Seventy-five years after winning an Olympic gold medal, a former marathon champion has scored another victory of sorts.
Sohn Kee-chung was a Korean runner who won the 1936 Berlin Olympics marathon running under the Japanese flag. Due to Japan's colonization of the Korean Peninsula at the time, Sohn was also forced to compete under the Japanese spelling of his name, Kitei Son.
That name had been in the official record books for years, but recently the International Olympic Committee (IOC) agreed to change the spelling to his Korean name, Sohn Kee-chung, although his nationality would still be listed as Japanese.
On its official website listing Olympic medalists, the IOC now has Sohn Kee-chung as the winner of the 1936 Olympic marathon in Berlin.
According to South Korean media, the Korean Olympic Committee (KOC) had been asking the IOC for a change in Sohn's spelling and nationality in the Olympic record books since the 1980s. Late last month, the KOC sent a document again requesting the changes, and the IOC approved in part, agreeing to change the spelling of Sohn's name, but not his nationality.
In 1935, Sohn ran a world record at the time of 2 hours, 26 minutes and 42 seconds in the marathon. He won the gold medal at the Berlin Olympics the following year, but showed no joy during the medal ceremony, looking down at his feet most of the time.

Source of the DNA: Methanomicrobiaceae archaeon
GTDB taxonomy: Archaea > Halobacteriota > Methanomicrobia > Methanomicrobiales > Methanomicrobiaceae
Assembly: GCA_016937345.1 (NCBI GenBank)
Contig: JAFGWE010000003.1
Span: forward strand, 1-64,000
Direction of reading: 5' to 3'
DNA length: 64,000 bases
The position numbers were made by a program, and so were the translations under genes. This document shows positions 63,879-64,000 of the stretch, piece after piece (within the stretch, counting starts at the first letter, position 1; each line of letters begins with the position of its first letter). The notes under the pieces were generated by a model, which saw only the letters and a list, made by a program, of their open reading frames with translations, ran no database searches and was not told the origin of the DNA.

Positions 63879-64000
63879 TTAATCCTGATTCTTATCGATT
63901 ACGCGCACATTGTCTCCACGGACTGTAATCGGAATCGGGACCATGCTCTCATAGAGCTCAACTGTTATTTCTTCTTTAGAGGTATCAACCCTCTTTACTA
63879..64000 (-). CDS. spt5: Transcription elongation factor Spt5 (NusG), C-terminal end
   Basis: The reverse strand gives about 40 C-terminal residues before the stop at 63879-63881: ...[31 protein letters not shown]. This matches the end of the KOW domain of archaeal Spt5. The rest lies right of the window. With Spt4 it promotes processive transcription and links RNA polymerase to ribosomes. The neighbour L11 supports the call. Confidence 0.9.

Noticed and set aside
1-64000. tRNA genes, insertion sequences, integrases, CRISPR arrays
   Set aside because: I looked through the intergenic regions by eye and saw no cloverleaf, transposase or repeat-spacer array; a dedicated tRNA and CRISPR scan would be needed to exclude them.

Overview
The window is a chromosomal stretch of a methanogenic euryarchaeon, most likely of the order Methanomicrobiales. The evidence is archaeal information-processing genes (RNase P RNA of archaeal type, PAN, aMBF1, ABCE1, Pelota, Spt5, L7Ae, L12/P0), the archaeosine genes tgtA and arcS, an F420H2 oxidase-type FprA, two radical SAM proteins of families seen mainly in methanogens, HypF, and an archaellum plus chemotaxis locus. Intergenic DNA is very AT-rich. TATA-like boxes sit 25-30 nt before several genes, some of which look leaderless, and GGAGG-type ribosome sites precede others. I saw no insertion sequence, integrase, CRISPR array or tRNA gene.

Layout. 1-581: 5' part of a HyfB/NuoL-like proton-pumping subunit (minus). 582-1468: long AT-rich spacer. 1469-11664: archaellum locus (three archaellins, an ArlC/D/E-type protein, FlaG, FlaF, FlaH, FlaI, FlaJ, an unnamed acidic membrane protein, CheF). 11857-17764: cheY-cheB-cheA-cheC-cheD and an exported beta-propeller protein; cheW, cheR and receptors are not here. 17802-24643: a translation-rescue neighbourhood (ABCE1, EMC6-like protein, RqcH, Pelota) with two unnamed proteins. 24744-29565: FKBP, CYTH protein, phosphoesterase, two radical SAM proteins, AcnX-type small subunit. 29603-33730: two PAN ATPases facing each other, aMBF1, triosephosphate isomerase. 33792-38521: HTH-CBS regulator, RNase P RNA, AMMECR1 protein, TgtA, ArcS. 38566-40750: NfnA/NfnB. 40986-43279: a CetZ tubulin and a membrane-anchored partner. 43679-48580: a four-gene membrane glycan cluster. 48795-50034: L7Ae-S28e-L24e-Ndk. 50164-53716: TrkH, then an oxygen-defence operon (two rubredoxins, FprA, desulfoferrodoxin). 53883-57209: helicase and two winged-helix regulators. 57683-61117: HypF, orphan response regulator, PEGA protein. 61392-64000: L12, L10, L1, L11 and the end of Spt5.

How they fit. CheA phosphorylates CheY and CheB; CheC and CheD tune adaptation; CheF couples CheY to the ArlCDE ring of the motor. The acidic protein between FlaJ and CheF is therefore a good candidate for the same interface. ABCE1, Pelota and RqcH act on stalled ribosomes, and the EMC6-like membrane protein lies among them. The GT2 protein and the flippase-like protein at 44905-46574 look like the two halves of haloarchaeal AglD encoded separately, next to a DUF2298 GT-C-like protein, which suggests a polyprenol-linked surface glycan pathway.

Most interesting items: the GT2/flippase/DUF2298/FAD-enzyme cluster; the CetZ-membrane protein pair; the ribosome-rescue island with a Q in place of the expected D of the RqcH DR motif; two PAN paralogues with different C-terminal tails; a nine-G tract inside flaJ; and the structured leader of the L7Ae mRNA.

The South Korean newspaper Dong-a Ilbo posted a photo of Sohn's medal ceremony with the Japanese flag on his uniform blacked out. Japanese colonial officials temporarily suspended the daily's operations because of its actions.
The IOC website explained how the Korean-born Sohn had no choice but to represent Japan at the 1936 Olympics due to Japan's colonization of the Korean Peninsula from 1910 to 1945.
Sohn's son, Sohn Jeong-in, a 68-year-old Yokohama resident, was moved by the IOC's decision.
"It's inevitable that (my father's) nationality couldn't be changed (on IOC records) because of the colonization," said Sohn Jeong-in. "But the man who ran the marathon was a Korean. I'm overjoyed that this fact was finally recognized."
Sohn died in 2002 at the age of 90.
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